I feel as if I’m restricting myself too much in my fiction by making my protagonists like me every time. I’m trying to mix it up, but I really want to see someone like me in fiction. I think the problem is that I need to get that novel published before I can move on. I’m not good at the business end of art, which is something I’m realizing in my blogging as well. I have this vague idea that I can self-publish, but if I want to go that route, I’ll have to do more of the business shit myself. That’s not something I’m interested in at all, but I could learn if I choose to.


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Do You Even NaNoWriMo, Bro?

write, baby, write
Let’s get cracking!

I saw a tweet that mentioned getting ready for NaNoWriMo the other day, and it took me by surprise. For whatever reason, November always creeps up on me, and this year has been no exception.

What is NaNoWriMo, you ask? It’s a world-wide event that occurs every November in which you write a 50,000 word novel in that one month. You have to start on the first day of November* and stop at midnight in your time zone. There are NaNoWriMo support groups across the country, and you get motivated messages from the NaNoWriMo team throughout the month as well. There’s no reward at the end except a badge for your website page and the satisfaction of writing 50,000 words in a month. It was established in 1999, but really seemed to take off in the past decade. There has been debate whether it’s a good thing or not because the only goal is to write a 50,000-word novel in a month. Some people think it allows more dreck to be created while others see it as a way of encouraging emerging writers. I’m in the latter camp because I know how hard it can be to just sit down and write. I’m not a big fan of the plethora of shit that is published, but that’s not the responsibility of NaNoWriMo. Most pop culture is dross, and it’s been that way since the beginning of art. It’s not as if a novel written in a month is immediately going to be published, anyway, so there’s little danger that a novel will go directly from NaNoWriMo to the shelf.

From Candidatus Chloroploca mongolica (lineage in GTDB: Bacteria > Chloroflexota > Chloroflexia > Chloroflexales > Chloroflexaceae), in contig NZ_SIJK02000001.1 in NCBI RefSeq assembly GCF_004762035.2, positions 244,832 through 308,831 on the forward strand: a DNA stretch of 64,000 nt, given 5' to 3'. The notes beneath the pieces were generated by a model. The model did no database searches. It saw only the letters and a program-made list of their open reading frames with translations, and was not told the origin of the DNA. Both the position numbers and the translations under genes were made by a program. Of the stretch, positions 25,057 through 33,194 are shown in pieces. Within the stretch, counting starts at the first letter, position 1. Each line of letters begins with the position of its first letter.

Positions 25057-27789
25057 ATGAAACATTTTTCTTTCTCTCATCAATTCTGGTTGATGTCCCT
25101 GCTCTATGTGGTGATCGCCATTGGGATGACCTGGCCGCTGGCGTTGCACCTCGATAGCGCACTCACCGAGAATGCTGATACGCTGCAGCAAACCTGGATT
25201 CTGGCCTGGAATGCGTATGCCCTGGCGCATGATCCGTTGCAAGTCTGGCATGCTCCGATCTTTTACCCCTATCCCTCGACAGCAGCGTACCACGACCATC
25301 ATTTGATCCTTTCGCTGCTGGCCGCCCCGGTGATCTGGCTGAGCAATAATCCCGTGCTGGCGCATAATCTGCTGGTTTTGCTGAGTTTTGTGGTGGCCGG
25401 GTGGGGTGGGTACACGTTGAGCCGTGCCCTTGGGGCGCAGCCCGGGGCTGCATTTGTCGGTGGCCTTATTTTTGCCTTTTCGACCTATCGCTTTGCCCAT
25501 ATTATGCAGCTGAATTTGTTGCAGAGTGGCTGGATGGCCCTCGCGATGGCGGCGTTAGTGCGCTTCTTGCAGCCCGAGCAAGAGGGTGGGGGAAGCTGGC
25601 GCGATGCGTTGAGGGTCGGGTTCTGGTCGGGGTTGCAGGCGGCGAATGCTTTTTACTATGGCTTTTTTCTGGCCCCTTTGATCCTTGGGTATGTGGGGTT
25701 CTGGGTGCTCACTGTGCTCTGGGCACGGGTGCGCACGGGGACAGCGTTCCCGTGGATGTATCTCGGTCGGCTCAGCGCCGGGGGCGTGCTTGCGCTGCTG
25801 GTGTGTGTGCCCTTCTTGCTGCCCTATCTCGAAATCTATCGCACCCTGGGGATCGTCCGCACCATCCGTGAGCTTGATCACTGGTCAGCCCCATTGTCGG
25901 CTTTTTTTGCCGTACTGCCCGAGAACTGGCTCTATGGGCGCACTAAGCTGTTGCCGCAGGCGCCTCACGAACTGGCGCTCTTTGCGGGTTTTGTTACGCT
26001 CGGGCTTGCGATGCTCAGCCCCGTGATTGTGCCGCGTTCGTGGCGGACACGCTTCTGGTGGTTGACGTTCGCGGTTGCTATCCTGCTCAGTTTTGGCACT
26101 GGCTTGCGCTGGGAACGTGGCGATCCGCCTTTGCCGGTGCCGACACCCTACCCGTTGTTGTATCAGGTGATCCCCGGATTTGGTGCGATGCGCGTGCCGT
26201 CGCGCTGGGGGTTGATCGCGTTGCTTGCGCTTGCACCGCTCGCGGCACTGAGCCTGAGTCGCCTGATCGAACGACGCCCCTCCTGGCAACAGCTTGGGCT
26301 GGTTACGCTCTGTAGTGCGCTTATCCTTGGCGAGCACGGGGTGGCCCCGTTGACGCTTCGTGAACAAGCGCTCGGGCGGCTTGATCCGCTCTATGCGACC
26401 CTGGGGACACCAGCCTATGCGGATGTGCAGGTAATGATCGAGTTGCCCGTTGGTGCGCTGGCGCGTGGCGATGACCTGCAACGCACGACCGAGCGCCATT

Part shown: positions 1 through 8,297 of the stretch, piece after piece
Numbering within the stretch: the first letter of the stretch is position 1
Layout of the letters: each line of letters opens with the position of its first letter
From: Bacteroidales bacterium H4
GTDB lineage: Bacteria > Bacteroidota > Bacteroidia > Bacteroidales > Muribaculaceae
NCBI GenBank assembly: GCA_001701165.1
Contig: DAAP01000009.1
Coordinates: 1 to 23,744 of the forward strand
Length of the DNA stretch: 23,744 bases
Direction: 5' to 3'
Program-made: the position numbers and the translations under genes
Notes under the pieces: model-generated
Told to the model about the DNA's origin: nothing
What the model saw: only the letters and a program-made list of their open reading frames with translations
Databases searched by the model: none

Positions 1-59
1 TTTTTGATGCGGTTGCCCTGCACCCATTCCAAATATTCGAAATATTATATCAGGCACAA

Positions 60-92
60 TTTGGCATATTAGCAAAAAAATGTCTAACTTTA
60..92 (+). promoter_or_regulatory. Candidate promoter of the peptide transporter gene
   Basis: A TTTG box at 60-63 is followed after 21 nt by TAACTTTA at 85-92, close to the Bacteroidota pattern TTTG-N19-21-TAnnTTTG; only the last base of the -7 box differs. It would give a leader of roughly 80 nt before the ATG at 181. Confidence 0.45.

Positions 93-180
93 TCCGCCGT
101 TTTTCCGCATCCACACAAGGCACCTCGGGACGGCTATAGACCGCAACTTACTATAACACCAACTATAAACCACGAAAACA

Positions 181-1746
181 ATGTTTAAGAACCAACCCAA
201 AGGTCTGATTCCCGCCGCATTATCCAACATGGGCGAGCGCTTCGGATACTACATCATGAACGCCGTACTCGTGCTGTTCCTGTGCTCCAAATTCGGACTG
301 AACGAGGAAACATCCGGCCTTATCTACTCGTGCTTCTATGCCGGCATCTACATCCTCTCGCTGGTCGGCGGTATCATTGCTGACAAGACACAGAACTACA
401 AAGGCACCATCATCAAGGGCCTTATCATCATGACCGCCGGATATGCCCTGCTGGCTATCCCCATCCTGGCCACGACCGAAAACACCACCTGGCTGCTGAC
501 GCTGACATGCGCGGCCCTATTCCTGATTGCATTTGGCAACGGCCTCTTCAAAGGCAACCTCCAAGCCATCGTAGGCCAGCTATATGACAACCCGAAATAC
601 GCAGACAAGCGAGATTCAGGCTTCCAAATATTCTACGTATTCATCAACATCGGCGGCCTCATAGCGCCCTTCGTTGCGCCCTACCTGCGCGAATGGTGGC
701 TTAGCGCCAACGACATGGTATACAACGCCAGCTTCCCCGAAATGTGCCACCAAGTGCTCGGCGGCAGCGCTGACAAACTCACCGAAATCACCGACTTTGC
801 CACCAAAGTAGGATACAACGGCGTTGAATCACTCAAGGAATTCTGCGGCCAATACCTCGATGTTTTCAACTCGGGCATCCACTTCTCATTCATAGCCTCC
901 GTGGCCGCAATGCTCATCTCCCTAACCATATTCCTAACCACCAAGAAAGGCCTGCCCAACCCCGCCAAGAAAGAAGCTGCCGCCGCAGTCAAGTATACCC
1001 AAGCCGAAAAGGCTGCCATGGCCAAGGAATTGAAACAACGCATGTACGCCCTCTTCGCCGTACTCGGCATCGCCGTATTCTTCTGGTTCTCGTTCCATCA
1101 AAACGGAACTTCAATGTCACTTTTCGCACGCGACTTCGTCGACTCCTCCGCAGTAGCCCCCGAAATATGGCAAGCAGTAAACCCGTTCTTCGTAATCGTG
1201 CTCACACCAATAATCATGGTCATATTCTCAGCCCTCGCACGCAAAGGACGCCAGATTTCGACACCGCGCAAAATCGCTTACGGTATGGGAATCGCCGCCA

I’ve done NaNoWriMo several times, and it’s always jump-started my fiction writing. I’m about to say something that will make many NaNoWriMoers mad, but it’s really not a humble brag. I’ve never had a problem meeting the word count goal because, as you can probably tell, I’m a verbose writer. “Why use one word when ten will do?” is my motto, and I follow it passionately. The first three years I participated, I wrote a complete novel of more than 50,000 words plus a good chunk of another novel. I reached nearly 200,000 words (or passed it) one year, and I’ve gotten past 100,000 more than once. The last few times I participated, I decided to set my own goals rather than just aim for 50,000 words.** Before that, I had taken a break for a few years because I was just…not bored, but…not enthused about doing it. Part of the fun is seeing if you can meet the goal, and without that tension, it really just fell flat for me. By setting different goals, I reinvigorated my excitement for NaNoWriMo without aggravating my OCD tendencies.